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Finland's ‘national painting’

Posted September. 19, 2019 07:18,   

Updated September. 19, 2019 07:18


Two boys are carrying a wounded angel. The angel’s eyes are bandaged and her wing is bleeding. The boy in the front is wearing all black top-to-toe as if he is going to a funeral and the one in the back meets the gaze of viewers with a serious look. The boys’ facial expressions are grim so is the surrounding landscape, as if to imply how bad the situation is. Why is the angel wounded and where they are going?

Finnish symbolist painter Hugo Simberg's “The Wounded Ange” brings up a lot of questions but there are no answers. The painter was famous for not providing any explanation about his works. Whenever asked, he instead answered that it’s up to individual viewers’ interpretation. There could be some guesses about the painting, though. First, the background of the painting is an animal park that still exists today and a nearby riverbank. There were many charity institutions, such as a nursing home, a hospital, and a school and dormitory for the blind, in the park that was mainly visited by the working class. Therefore, it is possible to infer that two boys are carrying the angel to a hospital for her wounds.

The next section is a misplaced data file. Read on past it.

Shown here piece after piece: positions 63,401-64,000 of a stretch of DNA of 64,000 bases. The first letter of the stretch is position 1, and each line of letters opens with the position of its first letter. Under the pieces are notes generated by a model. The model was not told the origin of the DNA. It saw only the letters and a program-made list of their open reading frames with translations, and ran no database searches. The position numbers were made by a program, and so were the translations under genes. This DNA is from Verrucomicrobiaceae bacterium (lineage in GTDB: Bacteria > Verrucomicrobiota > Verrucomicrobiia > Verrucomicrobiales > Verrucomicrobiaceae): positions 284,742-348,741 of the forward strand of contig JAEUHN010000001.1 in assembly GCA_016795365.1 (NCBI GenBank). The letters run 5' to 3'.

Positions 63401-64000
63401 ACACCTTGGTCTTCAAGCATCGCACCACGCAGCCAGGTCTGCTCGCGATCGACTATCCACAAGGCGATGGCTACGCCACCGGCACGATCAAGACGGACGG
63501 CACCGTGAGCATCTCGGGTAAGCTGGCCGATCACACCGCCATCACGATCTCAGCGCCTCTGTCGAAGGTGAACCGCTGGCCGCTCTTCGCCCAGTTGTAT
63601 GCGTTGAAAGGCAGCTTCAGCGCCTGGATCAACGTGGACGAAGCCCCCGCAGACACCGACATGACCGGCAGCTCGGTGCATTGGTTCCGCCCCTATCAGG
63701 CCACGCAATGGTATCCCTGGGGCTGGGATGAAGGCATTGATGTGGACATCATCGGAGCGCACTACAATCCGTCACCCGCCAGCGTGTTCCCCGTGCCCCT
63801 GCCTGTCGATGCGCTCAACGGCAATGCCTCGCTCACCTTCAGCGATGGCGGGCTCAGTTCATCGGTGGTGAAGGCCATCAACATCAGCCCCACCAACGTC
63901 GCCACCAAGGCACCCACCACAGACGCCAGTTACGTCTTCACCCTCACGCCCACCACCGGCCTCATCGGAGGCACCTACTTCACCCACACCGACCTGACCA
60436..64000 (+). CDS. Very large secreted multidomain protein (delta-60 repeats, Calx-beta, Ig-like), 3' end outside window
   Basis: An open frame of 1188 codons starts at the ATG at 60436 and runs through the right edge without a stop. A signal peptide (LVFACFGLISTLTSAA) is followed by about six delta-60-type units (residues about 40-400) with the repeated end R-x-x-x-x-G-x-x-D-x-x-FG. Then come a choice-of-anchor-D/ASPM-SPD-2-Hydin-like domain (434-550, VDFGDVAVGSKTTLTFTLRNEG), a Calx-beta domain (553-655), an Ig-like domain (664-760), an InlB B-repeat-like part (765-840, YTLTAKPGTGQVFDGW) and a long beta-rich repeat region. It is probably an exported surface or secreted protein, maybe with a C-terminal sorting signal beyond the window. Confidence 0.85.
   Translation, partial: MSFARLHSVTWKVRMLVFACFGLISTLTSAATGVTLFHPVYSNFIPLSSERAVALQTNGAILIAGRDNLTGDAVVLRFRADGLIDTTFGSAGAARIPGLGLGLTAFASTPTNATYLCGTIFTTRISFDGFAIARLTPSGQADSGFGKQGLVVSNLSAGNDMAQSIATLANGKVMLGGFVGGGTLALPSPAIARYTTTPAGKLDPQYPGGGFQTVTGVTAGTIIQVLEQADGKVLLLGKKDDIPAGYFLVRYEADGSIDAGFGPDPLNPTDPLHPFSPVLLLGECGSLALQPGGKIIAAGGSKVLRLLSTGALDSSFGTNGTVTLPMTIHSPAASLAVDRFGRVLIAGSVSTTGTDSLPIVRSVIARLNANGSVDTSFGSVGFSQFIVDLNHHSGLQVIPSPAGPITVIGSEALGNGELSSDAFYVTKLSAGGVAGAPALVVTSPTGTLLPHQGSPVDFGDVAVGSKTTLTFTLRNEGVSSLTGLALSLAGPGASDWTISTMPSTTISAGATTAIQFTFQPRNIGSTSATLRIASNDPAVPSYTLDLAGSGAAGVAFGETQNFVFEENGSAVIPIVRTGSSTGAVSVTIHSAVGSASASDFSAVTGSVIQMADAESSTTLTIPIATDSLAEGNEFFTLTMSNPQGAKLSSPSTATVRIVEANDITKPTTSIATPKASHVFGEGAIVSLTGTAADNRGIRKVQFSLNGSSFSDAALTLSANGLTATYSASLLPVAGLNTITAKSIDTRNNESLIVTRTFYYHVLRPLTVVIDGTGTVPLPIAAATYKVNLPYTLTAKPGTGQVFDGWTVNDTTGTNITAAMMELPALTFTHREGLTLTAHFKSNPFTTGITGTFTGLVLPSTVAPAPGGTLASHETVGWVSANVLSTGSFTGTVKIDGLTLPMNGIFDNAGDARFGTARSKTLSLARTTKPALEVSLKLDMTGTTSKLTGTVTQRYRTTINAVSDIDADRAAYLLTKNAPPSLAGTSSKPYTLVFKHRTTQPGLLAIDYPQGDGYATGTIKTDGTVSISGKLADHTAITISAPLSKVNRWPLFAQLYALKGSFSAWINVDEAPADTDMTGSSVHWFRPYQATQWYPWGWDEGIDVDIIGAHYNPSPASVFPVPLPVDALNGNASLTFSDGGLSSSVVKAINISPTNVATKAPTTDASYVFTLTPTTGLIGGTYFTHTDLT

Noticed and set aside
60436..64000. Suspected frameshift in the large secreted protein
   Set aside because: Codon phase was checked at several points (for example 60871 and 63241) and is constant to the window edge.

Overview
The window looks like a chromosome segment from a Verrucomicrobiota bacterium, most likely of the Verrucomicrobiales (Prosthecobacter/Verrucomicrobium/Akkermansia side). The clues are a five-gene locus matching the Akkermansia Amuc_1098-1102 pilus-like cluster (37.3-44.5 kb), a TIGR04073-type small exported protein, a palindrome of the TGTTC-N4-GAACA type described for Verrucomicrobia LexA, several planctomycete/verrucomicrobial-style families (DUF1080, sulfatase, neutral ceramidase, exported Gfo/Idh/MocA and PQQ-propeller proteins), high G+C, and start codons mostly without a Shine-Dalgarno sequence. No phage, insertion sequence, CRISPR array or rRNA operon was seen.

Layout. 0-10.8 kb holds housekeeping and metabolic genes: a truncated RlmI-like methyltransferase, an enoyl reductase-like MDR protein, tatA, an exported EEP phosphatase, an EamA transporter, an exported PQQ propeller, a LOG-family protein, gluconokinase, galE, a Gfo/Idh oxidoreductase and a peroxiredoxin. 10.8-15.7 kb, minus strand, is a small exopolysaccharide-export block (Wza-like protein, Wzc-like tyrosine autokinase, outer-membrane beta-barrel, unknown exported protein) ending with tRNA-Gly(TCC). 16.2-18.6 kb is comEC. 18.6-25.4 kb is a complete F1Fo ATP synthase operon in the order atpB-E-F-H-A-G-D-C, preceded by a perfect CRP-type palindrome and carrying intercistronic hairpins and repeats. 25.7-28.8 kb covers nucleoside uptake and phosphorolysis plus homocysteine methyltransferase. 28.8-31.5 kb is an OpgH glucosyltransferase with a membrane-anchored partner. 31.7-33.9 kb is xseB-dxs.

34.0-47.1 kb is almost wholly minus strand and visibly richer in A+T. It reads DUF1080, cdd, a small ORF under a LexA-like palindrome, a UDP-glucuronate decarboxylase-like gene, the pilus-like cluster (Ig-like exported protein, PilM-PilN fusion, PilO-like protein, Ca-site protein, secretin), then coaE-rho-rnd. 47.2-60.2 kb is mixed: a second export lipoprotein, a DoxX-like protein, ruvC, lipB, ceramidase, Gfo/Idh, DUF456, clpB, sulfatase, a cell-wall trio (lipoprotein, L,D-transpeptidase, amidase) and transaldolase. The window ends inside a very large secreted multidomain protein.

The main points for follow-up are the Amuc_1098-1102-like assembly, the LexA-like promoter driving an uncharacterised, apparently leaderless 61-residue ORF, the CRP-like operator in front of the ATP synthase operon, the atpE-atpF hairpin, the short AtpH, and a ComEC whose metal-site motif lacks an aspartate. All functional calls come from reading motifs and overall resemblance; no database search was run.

There is still snow in the mountain far away, yet some flowers are blossoming sparingly on an otherwise barren field. Despite her injuries, the angel is holding a bunch of white snowdrops, which blossom in early spring and represent healing, revival and hope. The angel clutching the flowers of hope may symbolize the painter himself as he had spent several months at a hospital for meningitis before painting this work.

An angel in art has always been pictured as a perfect and spiritual being as an intermediary between God and humans. Yet, the angel in Simberg’s painting resembles a human that can be easily wounded, bloodied, and weak, which makes here more relatable. “The Wounded Angel” of Simberg was voted Finland's "national painting" in 2006 by the Finnish who have the highest happiness score in the world for representing philanthropy, natural landscape of Finland, message of healing and hope, and open interpretation.